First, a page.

Chizu Maeda, Brigitte Menegatti, Takashi Fukae

Bill’s Partyline February 21st, 2003


United International Pictures (UIP) brought in actor Matt Damon to promote the remake of the action film, “The Bourne Identity.” He spent what little free time he had at the sumo matches. UIP also brought in actor Edward Norton, director Brett Ratner, producer Dino de Laurentis and his wife Martha to promote “Red Dragon.” Ed brought his buddy, actor Woody Harrelson (TV’s “Cheers”). Sorry he couldn’t bring his beautiful girlfriend, Salma Hayek, but she was busy on a new project. Hopefully she will come to Japan to promote her film, “Freida.” Ed, Brett and Woody dropped by the Lex one night, but unfortunately it was a weekday, raining, and there wasn’t a whole lot happening. They did have a bottle of champagne and Ed, with his naturalness and ability to speak Japanese, really impressed the club’s staff.

After two and a half years of hard work and dedication, Chid Waller has stepped down as President of Refugees International Japan. I know Chid’s successor, Ann Alkire, a dynamic lady who I’m sure will do a good job. Chid will remain on the board as adviser, and “along with her colleagues is looking forward to working with Ann.” Chid’s husband Richard is with Apple Computer, and Ann’s hu band John is with Morgan Stanley.

Many have marveled at the wonderful window decor at Goto’s Florist Shop near Roppongi Crossing. I was walking by there a few months ago when I saw a foreigner setting up the new display and went to talk with him. His name is Laurent Borniche, he’s French and often comes to Japan for the Goto displays. He also said there are several Dutchmen who specialize in artisan floral and come in from time to time to do the displays. It’s nice to see the decision-makers at Goto are internationally minded.

Ran into Mary Stavonhagen, daughter of the legendary Nancy Ma, recently at Tokyo American Club. Mary, whose husband heads Lufthansa operations in Beijing, is now in the antiques business and works as an adviser for China Guardian Auctions.

After 17 years with UIP, President and CEO Kiri Inomata has retired. Kiri’s really been a good friend over the years, and through her I got to meet and become friends with Robert DeNiro, Charlie Sheen, Dolph Lundgren and many others. She also invited me to a very interesting dinner at Inukaya with Anthony Perkins (“Psycho”). Thanks, Kiri, for many things and all the best in your retirement.

UIP President and COO, former Tokyoite Andrew Cripps, announced the appointment of Paul Takaki as President of UIP Japan. I know Paul through his 13 years with Warner Brothers, and he has the background and experience to do a good job for UIP.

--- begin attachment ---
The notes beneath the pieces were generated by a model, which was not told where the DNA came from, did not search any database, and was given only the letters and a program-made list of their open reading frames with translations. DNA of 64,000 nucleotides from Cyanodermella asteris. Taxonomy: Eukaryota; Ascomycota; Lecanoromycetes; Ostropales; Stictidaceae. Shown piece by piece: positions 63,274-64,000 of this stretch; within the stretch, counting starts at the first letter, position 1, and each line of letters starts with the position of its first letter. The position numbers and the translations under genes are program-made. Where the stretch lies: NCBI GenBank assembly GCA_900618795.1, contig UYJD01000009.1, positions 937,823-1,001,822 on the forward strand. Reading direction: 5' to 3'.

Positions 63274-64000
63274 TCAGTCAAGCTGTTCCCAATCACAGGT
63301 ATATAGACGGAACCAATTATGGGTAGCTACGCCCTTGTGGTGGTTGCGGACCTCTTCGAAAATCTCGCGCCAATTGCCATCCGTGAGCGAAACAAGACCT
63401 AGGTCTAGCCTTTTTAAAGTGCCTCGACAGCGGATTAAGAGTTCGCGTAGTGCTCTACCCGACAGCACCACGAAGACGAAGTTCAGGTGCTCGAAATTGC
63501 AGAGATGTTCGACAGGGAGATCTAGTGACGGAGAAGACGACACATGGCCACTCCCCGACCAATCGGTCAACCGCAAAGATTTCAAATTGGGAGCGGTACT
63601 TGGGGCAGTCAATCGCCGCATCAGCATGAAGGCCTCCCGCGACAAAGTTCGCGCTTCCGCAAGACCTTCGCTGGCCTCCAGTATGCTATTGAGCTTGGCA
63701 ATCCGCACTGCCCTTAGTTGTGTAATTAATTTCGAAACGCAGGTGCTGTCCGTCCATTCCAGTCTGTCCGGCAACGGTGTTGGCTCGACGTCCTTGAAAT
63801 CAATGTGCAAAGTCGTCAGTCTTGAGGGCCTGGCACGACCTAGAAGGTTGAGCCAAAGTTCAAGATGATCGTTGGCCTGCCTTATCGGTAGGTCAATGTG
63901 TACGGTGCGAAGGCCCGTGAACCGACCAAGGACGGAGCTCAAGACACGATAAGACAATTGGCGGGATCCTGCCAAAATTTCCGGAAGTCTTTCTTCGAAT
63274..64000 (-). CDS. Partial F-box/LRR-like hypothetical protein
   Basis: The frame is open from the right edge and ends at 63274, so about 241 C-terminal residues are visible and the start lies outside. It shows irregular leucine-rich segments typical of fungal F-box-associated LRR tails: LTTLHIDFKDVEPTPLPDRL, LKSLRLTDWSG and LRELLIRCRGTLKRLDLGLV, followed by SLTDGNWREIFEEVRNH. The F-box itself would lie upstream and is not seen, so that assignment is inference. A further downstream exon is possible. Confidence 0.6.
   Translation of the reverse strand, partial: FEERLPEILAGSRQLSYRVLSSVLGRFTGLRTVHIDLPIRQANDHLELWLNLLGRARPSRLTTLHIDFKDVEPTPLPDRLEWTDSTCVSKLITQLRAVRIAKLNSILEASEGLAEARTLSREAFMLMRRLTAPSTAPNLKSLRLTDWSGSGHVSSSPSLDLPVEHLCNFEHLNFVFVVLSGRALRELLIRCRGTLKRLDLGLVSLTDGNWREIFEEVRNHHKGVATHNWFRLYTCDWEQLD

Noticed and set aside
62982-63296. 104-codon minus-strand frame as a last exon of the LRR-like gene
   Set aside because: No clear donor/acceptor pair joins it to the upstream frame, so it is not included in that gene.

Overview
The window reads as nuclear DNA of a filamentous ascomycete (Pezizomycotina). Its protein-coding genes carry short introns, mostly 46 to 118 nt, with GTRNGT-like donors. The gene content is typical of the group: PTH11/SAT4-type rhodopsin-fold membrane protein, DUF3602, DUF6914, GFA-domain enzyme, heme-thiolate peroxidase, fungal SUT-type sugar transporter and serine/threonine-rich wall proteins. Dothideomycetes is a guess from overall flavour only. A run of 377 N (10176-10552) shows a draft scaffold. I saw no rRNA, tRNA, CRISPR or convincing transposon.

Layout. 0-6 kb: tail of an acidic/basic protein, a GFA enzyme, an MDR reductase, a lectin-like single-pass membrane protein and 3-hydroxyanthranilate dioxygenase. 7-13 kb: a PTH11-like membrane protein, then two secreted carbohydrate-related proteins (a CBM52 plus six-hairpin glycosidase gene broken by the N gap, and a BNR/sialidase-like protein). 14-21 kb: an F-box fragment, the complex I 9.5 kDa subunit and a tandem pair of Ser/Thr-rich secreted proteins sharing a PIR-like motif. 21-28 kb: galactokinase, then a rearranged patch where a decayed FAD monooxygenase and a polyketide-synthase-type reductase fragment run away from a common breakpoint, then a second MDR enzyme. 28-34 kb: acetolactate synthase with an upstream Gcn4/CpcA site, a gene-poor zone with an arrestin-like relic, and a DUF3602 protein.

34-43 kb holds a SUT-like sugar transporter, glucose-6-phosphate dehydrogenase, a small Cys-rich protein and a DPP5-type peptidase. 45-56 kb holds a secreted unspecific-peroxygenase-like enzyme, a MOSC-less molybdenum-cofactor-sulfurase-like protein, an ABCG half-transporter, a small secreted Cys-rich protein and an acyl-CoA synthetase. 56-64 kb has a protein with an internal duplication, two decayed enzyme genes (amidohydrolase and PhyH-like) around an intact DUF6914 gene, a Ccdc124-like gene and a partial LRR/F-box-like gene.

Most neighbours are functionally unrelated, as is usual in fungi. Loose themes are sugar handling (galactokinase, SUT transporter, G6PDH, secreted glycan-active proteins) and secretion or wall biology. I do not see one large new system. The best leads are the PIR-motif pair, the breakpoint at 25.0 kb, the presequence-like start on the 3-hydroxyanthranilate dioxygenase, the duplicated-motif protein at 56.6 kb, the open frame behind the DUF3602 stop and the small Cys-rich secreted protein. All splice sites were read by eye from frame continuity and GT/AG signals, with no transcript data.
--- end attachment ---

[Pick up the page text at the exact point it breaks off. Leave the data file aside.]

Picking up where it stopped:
During January and February things usually slow down a bit, but that just hasn’t happened this year. On Jan. 27, I joined sumo champ, now entertainment personality Konishiki, and 35 super kids from his old neighborhood in Hawaii he had flown in for a week packed with all kids of worthwhile activities, at a sayonara party at the Marriott Hotel. What an inspirational and emotional night that turned out to be.

I got back from Manila on Jan. 25 and, when I went through my mail, was not happy to see an invitation to a sayonara party hosted by Ecuadorean Ambassador Marcelo Avila and his wife Maria Teresa at their residence on the 29th. Ecuador’s got a new president and, as often happens, there have been a lot of changes. This was Marcelo’s second posting here, just two years this time, and the Avilas’ many friends were really sad to see the hard working, professional, personable, outgoing and very popular couple leave. I’m especially indebted to the Avilas. During their first posting here, they invited me to visit their beautiful country. It was a great two weeks of adventure that included island-hopping in the Galapagos and five days on a floating hotel on the Amazon.

There was glamor galore at the glittering evening Aston Martin hosted in the ballroom at the Hilton Tokyo. The program included a gourmet dinner and a special screening of the new James Bond film, “Die Another Day.”

Also at the Hilton, Michael Nigitsch, Vice President, Japan and Korea and Hilton Tokyo General Manager, hosted a birthday party in the hotel’s Presidential Suite for former Sony Chairman Norio Ohga. It was Norio’s 73rd birthday on Jan. 29, and that same day, he announced his retirement from Sony. He’s an exceptional man. We wish him all the best in his retirement.